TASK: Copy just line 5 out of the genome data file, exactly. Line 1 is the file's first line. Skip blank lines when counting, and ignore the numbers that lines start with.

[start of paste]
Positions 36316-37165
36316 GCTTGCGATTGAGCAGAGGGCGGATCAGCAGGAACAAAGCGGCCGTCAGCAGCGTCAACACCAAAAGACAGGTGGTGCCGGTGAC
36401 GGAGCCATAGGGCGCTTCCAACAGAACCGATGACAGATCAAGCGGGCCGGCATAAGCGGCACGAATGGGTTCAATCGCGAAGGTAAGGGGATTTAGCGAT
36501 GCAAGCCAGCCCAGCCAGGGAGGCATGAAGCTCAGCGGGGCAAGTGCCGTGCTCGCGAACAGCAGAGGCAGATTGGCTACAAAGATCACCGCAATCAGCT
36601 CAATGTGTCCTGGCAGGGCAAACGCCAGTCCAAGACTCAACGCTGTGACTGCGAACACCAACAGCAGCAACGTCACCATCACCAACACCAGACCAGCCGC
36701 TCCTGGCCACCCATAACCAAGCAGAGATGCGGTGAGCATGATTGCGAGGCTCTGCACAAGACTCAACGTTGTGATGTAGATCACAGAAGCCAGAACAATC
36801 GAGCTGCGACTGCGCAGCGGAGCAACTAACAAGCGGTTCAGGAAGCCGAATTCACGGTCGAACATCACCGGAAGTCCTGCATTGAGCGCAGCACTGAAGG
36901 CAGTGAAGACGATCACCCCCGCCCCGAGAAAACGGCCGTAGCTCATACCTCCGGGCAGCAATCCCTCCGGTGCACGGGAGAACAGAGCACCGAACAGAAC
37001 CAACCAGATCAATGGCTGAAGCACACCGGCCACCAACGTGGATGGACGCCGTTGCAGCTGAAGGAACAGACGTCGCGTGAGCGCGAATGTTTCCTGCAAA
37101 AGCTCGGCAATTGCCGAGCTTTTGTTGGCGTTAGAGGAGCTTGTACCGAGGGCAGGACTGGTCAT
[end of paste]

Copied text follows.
36601 CAATGTGTCCTGGCAGGGCAAACGCCAGTCCAAGACTCAACGCTGTGACTGCGAACACCAACAGCAGCAACGTCACCATCACCAACACCAGACCAGCCGC